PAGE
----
The only complete character in Islands in the Stream is Thomas Hudson—although readers never learn very much about him either. All the other characters are either reflections of Hudson (his sons, Roger Davis) or antagonists (women and some of his crew, such as Willie). Hudson stands in the direct line of Hemingway heroes, from Jake Barnes in The Sun Also Rises (1926) through Frederic Henry in A Farewell to Arms (1929) to Robert Jordan in For Whom the Bell Tolls (1940). All of these characters have lost something crucial and stand in imminent danger of losing much more. There is a tension in all of them, both because the surface of life may explode at any moment (as it does in the end for Thomas Hudson) and because the characters themselves are often in the process of repressing thoughts and feelings (as Thomas Hudson does throughout the last two parts).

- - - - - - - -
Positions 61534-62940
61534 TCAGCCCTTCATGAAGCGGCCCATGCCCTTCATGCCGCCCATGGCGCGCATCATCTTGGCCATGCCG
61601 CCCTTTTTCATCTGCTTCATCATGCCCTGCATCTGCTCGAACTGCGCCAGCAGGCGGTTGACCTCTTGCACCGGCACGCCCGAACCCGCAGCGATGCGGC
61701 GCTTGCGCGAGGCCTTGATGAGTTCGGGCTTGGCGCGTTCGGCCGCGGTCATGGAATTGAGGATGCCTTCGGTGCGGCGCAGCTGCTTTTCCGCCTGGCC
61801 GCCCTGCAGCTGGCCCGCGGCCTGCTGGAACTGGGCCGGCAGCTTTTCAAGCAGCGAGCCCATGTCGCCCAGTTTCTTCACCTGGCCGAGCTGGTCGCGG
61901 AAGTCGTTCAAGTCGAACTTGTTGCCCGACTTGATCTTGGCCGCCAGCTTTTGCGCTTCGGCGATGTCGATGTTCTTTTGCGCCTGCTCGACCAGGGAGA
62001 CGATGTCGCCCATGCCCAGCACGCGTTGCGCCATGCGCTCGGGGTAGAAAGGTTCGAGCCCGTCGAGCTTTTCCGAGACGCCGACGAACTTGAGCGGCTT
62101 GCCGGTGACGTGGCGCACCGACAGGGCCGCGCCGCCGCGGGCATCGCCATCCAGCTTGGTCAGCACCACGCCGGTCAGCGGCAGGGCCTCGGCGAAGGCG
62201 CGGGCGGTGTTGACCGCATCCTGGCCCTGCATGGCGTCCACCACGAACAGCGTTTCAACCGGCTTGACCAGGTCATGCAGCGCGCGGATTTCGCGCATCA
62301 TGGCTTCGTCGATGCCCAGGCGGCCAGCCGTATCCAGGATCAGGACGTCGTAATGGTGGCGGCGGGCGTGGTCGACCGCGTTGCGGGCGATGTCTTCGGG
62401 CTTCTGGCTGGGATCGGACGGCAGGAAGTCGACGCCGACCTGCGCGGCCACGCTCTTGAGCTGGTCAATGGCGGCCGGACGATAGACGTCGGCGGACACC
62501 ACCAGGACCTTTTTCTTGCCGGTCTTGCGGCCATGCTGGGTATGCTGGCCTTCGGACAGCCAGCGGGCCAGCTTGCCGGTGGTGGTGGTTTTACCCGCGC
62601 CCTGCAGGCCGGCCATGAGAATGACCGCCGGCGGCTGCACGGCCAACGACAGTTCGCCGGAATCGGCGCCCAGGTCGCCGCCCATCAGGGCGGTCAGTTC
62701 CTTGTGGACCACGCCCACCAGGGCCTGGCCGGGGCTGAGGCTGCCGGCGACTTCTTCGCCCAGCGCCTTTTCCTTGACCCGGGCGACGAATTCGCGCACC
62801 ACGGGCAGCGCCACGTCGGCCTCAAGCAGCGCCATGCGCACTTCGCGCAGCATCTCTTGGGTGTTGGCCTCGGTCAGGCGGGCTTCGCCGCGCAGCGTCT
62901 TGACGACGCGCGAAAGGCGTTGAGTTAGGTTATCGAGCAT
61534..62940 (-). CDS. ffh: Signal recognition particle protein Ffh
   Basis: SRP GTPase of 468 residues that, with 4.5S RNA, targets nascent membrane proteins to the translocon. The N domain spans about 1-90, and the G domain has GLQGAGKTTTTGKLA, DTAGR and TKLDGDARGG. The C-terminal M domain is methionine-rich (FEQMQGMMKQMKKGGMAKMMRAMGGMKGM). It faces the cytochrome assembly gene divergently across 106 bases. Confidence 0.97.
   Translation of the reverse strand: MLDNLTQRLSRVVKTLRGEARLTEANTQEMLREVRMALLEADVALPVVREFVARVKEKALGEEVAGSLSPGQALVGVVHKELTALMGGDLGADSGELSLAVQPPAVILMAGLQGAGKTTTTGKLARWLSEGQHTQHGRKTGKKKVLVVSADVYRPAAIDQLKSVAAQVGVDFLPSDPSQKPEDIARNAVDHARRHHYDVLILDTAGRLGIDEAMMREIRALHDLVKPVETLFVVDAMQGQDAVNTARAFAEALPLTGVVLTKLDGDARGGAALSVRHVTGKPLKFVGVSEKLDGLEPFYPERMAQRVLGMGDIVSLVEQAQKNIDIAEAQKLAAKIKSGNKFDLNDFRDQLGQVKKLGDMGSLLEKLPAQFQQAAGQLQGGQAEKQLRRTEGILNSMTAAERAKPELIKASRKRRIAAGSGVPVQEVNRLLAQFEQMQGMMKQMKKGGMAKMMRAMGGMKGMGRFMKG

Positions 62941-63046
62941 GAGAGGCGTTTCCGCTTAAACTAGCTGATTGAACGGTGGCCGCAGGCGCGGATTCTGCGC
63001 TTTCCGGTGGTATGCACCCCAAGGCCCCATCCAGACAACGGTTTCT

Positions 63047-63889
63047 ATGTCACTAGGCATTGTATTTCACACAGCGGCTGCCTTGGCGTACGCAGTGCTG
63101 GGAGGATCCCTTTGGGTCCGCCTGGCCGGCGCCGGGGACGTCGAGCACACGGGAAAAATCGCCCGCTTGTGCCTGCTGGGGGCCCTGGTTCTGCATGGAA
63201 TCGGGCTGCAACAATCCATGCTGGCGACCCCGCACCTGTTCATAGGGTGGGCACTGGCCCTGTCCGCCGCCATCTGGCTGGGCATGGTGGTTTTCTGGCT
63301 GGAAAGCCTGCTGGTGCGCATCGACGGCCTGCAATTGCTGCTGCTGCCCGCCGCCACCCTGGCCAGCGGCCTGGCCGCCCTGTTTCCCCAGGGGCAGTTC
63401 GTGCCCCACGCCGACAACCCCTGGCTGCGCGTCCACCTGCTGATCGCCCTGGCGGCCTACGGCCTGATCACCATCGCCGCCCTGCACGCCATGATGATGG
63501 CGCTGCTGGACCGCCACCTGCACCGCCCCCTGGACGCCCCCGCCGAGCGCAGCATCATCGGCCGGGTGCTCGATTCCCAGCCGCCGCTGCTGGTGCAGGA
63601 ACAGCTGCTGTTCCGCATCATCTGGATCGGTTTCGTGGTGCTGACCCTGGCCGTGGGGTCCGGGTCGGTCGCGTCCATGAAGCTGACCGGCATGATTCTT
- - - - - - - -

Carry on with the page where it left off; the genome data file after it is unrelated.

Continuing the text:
In part 1, Hudson has built a secure life through work: “He knew he must keep working now or he would lose the security he had built for himself with work.” In parts 2 and 3, he holds to the concept of “duty” to keep himself intact: “Duty is a wonderful thing. I do not know what I would have done without duty since young Tom died.” Yet there is always the danger that he may come apart or give in to drink. By the end of part 3, Hudson can barely cover up “all the hollownesses in him.”
Thomas Hudson resembles Hemingway even more than the...
(The entire section is 512 words.)